Skip to main content

07-07-2011 | Article

Autism spectrum conditions more prevalent in IT-rich regions


Free abstract

MedWire News: Autism spectrum conditions (ASC) are significantly more prevalent in children from the IT hub region of Eindhoven than in control populations.

The high prevalence is consistent with Simon Baron-Cohen's hyper-systemizing theory, which suggests that the cognitive trait known as systemizing is a risk factor for having a child with ASC.

Systemizing (the drive to analyze how systems work) is a skill required by and over-represented in people who work in technology and the IT industry. Previous studies have shown an association between ASC and systemizing.

To test the hypothesis that a population with a high proportion of systemizers might lead to a higher prevalence of ASC in offspring, a team led by Simon Baron-Cohen, of the Autism Research Centre at the University of Cambridge in the UK, investigated ASC prevalence in the Eindhoven region, where 30% of jobs are in technology and IT.

Schools in the Eindhoven region and two control regions (Haarlem and Utrecht - chosen because of their comparable demographics and population size to the Eindhoven region) provided data on the number of children enrolled, the number with clinical diagnoses of ASC and/or two control neurodevelopmental conditions, dyspraxia, and attention deficit hyperactivity disorder. Diagnostic information on 62,505 children was provided by 369 schools.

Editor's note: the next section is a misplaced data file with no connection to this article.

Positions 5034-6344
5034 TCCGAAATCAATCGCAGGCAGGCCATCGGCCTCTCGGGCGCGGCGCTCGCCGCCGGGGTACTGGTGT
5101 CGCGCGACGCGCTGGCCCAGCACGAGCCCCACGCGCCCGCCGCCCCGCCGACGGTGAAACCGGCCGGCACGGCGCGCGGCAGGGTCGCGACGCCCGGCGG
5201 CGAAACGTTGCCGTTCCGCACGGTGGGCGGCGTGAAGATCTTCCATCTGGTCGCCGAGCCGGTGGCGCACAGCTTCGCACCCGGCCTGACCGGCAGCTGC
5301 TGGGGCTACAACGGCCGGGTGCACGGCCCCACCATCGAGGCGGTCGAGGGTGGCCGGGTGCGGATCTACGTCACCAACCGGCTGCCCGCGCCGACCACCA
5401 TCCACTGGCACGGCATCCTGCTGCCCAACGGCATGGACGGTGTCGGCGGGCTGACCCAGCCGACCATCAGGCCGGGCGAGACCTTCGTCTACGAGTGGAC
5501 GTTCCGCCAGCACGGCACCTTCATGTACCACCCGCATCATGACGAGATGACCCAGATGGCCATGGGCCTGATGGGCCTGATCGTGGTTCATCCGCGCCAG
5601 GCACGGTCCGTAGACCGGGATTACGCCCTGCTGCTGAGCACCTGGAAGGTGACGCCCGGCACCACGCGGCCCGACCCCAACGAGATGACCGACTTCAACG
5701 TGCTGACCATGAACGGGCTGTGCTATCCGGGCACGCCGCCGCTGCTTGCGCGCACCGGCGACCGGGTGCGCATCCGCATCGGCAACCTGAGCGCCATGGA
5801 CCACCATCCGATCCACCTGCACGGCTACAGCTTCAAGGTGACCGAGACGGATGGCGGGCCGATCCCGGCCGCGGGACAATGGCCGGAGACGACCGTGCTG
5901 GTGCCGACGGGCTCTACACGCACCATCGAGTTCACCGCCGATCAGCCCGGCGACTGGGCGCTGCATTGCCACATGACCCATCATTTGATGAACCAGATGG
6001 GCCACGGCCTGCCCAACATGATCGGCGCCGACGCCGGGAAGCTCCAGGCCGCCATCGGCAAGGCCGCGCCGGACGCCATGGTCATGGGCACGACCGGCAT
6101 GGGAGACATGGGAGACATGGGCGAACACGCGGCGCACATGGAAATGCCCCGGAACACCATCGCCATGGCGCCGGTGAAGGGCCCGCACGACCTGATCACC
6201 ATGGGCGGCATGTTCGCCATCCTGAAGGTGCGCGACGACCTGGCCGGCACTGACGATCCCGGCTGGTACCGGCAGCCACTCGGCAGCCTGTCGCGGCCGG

Prevalence of ASC was significantly higher in the Eindhoven region (229 per 10,000) than Haarlem (84 per 10,000) and Utrecht (57 per 10,000). Prevalence of dyspraxia and ADHD did not vary significantly between regions. ASC was four times more prevalent in boys than girls across all three regions.

This finding is consistent with the hypothesis that strong systemizing in parents could be a risk factor for ASC in their offspring. However, the researchers caution that alternative interpretations for the higher prevalence could be overdiagnosis of ASC and/or increased awareness of autism in the Eindhoven region, or underdiagnosis of ASC in the control regions.

Writing in the Journal of Autism and Developmental Disorders, the researchers conclude: "This striking difference in the prevalence of ASC is in line with the hyper-systemizing theory and will require the phase two study using diagnostic assessments and screening methods, to determine the exact nature of regional differences in population prevalence."

MedWire ( is an independent clinical news service provided by Springer Healthcare Limited. © Springer Healthcare Ltd; 2011

By Joel Levy